Harleysville for its alleged bad faith delay in responding to
plaintiff's claim on the payment bond. Plaintiff claims that Harleysville
owes an independent duty to the beneficiaries of surety bonds and that
Harleysville is liable for its tortious bad faith conduct in breaching
that duty. Defendant argues that New Jersey law does not permit recovery
for a claim of bad faith damages against a surety.*fn1
The question of whether a subcontractor can, sue a surety for bad faith
conduct has yet to be considered by the New Jersey Supreme Court.*fn2 In
fact, an extensive search by this Court has failed to produce any New
Jersey cases dealing with this precise issue. In the absence of relevant
state caselaw, our task is to predict how New Jersey's highest court
would resolve this question. Gares v. Willingboro Township, 90 F.3d 720,
725 (3d Cir. 1996).
In arguing that the New Jersey Supreme Court would not recognize such a
cause of action, defendant Harleysville relies heavily on a case from the
Eastern District of Tennessee. In In re Technology for Energy Corp.,
123 B.R. 979 (Bkrtcy. E.D.Tenn. 1991), the Tennessee Bankruptcy Court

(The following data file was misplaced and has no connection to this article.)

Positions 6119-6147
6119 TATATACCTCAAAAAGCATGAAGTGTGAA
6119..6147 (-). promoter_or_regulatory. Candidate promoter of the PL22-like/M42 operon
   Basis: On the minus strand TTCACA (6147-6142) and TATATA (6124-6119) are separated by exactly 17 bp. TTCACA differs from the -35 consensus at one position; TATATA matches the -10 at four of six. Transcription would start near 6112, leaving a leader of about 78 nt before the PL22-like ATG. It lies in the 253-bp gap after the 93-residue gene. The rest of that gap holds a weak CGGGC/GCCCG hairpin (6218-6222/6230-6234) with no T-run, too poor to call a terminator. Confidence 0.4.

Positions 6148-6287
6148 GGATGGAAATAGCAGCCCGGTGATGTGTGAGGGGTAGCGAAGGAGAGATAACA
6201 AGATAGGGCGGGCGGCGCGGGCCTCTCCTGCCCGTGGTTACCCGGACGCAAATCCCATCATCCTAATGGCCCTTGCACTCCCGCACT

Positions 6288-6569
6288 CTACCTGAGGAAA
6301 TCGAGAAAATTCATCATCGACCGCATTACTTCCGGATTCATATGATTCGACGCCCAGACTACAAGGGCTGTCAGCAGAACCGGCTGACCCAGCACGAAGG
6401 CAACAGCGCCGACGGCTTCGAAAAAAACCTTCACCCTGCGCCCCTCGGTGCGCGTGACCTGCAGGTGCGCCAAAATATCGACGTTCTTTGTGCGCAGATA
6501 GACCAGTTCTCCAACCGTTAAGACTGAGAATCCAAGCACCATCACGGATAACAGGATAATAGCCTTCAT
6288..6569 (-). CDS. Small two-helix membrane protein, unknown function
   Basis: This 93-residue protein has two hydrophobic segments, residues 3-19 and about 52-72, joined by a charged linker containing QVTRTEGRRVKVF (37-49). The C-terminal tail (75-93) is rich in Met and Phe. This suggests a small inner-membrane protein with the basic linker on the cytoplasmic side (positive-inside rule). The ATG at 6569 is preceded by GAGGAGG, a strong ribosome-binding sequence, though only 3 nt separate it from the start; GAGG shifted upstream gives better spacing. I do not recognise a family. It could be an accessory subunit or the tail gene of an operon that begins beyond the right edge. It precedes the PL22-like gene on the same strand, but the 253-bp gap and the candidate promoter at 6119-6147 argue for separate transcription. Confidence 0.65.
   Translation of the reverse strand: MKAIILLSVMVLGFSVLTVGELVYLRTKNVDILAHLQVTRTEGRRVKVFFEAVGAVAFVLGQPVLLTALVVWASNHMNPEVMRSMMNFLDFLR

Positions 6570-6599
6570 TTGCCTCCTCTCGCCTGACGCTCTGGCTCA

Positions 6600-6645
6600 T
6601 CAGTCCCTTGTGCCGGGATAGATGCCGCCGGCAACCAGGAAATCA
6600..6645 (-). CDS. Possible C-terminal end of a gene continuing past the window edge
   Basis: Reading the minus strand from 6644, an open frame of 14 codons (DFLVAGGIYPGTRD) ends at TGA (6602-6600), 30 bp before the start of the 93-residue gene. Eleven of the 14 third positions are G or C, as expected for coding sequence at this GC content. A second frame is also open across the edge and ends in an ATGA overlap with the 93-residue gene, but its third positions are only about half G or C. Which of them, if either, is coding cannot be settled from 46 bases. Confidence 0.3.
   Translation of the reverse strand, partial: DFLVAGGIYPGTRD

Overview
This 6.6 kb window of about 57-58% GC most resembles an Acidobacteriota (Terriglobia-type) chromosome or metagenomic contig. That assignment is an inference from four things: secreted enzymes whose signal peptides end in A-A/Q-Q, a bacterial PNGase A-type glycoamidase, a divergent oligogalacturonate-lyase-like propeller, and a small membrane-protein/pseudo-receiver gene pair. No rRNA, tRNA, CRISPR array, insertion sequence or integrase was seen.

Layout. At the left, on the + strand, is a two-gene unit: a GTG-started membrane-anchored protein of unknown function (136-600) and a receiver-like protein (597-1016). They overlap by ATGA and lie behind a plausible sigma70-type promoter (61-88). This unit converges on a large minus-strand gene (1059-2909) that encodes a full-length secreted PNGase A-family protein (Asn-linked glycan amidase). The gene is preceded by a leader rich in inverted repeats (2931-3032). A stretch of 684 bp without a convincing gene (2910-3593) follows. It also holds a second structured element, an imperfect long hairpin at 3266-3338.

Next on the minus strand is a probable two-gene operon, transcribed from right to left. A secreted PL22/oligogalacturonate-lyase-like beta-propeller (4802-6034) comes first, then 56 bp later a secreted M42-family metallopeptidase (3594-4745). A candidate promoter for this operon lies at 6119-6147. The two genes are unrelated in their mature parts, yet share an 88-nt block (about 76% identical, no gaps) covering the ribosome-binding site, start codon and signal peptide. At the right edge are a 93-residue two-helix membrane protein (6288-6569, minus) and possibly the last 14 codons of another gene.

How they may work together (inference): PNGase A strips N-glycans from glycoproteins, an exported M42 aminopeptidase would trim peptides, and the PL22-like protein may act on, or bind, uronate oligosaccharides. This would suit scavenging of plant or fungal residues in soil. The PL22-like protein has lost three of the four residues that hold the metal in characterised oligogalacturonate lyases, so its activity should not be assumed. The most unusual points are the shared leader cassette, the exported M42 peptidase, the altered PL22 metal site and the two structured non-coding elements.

concluded that bad faith damages were not available in an action by a
subcontractor against a surety under New Jersey law. In that case, the
defendant Technology for Energy Corp. ("TEC") agreed to build a radiation
monitoring system for a nuclear power plant that plaintiff, Bechtel
Enginerring Co., was building in New Jersey. The surety, American
Insurance Company ("American"), provided a combination payment and
performance bond on behalf of TEC. Following TEC's declaration of
bankruptcy, Bechtel brought suit against TEC and American to recover on
the bond. American refused to pay any amount of money beyond the amount
of the bond. Bechtel then sought damages for American's alleged bad faith
refusal to make such payments.